In my last blog post, I explained why it’s critical to be prepared to restore your data and systems after a malware attack: Every minute your business is down, the more revenue you lose and the greater the chances that customers will jump ship for your competitors. But maybe you’re not convinced that your organization really needs to worry about malware. After all, you’ve set up Group Policy to keep users from inserting removeable media, you provide comprehensive security training for everyone right up to the C-suite, and follow all the other best practices for reducing your attack surface. (You do all that, right? Right?) So, why worry about malware attacks?

Prevention measures are wise, but malware IS going to get in.

It’s true that not so long ago, the vast majority of malware was introduced via a physical device, such as an infected floppy disk (remember those?) or USB drive. But today there are a number of vectors attackers use to set malware loose in corporate networks, and new ones are being created and exploited all the time. Maybe you have indeed fully blocked the use of removeable media (though I doubt it), no matter how much security training you provide, you can’t guarantee that no user will ever click on an infected attachment to a phishing email, or visit a carefully crafted website that will hits them with a drive-by download. Even if you faithfully keep all your systems and applications up to date on patches, you’re still vulnerable to fileless malware attacks that leverage zero-day exploits. And no matter how well you vet your software vendors, you can’t be sure that one of them won’t be compromised by hackers who then launch malware from a standard, everyday application that’s on your whitelist, as happened in the infamous NotPetya attack that crippled organizations around the world.

Detection strategies are crucial, but malware moves at lightning speed.

Okay, you might say, some malware might get into my network at some point. But I’ve got monitoring and threat detection processes in place, so we’ll spot it and lock everything down before we suffer any real damage.

Having solid monitoring and threat detection capabilities is great. Essential, in fact, for security, compliance and business continuity. But even the best tools cannot guarantee a 100% success rate. After all, hackers know a lot about your antivirus and other detection solutions and take pains to sneak around them — for example by carefully avoiding using the patterns of activity that antivirus tools are designed to spot. More targeted malware is designed to fool specific detection systems; for instance, the Stuxnet worm was able to destroy almost one fifth of Iran’s nuclear centrifuges in part because it ensured that the machine’s logic controllers would continue to report that everything was working fine.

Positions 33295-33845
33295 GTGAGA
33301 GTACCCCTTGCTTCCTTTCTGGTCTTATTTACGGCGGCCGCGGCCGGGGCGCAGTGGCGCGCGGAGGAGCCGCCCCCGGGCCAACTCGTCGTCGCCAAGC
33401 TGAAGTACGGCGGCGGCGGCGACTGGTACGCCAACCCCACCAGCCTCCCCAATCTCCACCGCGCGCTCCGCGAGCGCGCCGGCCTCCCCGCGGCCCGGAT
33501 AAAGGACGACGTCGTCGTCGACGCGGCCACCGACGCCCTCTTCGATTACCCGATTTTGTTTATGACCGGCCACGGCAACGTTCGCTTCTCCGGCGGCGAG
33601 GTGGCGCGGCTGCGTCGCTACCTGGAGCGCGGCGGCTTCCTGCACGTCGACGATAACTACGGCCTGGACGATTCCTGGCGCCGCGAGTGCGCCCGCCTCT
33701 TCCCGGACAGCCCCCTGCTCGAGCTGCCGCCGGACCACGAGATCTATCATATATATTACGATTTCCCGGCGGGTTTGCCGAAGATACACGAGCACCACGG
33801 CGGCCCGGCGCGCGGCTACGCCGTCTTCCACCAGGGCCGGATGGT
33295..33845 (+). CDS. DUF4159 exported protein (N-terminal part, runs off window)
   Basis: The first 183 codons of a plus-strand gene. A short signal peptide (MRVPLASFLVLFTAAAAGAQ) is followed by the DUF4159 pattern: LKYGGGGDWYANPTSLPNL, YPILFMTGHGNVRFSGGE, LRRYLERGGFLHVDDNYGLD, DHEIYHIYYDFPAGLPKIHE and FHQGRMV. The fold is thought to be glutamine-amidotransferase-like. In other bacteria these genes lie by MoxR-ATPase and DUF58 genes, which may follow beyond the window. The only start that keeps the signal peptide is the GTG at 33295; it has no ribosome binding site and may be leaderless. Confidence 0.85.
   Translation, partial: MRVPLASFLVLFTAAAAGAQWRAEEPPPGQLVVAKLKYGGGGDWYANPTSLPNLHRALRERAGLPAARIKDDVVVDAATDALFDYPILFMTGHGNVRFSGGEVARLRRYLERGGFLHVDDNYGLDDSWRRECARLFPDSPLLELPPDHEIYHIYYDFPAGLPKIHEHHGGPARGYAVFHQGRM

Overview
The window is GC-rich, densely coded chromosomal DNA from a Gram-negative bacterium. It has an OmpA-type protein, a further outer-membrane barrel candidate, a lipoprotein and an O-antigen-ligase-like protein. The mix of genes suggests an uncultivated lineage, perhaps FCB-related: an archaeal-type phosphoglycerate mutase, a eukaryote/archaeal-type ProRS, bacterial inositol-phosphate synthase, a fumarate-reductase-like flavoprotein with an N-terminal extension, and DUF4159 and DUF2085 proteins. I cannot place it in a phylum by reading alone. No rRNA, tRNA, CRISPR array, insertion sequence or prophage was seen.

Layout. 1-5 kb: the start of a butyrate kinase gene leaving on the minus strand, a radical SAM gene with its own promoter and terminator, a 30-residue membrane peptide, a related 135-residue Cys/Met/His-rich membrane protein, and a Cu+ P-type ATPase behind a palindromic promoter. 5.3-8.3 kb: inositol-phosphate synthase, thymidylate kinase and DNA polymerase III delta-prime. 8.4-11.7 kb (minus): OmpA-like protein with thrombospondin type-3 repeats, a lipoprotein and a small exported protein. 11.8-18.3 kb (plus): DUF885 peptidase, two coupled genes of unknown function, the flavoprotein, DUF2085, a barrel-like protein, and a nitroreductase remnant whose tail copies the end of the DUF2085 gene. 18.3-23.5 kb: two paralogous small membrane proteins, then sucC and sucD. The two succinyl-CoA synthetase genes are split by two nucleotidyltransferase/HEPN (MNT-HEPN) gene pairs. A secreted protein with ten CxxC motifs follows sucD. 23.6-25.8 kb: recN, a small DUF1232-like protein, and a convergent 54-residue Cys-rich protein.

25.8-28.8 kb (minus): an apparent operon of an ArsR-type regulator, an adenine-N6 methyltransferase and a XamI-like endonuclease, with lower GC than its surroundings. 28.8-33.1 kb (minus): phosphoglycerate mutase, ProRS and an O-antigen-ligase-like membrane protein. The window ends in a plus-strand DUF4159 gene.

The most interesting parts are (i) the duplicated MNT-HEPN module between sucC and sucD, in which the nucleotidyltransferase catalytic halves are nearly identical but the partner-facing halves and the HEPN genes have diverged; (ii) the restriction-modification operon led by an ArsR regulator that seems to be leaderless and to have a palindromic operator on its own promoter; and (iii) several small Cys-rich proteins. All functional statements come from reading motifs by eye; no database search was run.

Moreover, malware can spread alarmingly quickly, so even if your tools do detect it, it might be too late. That NotPetya attack I mentioned earlier? It brought down the network of a large Ukrainian bank in just 45 seconds and completely crippled a multinational corporation in a couple of hours. On average, ransomware starts encrypting files within three seconds of execution, and many variants encrypt only the first few hundred kilobytes of each a file, so they can render entire folders useless in a few additional seconds. One IT pro who was testing the security of IoT devices plugged a Wi-Fi-connected security camera into his network, and it was compromised by a malware worm in just 98 seconds.

Every organization needs a comprehensive, flexible DR strategy.

This much is certain: There is a dizzying array of malware out there, and you need to be prepared for the very real possibility that your organization will be infected. But what does being “prepared” actually entail?

Well, for starters, native tools don’t cut it. Microsoft provides some basic recovery tools, like the AD and Azure AD Recycle Bins, but they are intended for restoring a document that was recently deleted by mistake; they were never meant to be a comprehensive Active Directory disaster recovery solution. And just the first step in Microsoft’s manual Active Directory forest recovery process involves 13 complex sub-steps, each of which must be performed accurately and in the proper order, even as the C-suite is breathing down your neck and the phone lines are lit up like a fireworks show.

Having reliable backups of your data and storing them offline is a good first step, but it’s not a comprehensive DR solution, either. You need to have the flexibility to recover from a wide range of disaster scenarios, from encryption of a few files to the loss of all your domain controllers, in a way that meets your organization’s unique needs and priorities. If you have a hybrid environment, you need to be sure you can get your entire IT environment, both on premises and in the cloud, back up and running normally as quickly as possible. And the recovery process needs to be automated, because the clock is ticking and the continued existence of your company is at risk.

As I noted in my previous blog post, most disaster recovery solutions simply don’t deliver this flexibility, automation and breadth of coverage. Want to learn about one that does? Stay tuned for my next post and learn how to develop a truly effective disaster recovery plan!

Blog Post CTA Image

Anonymous
Related Content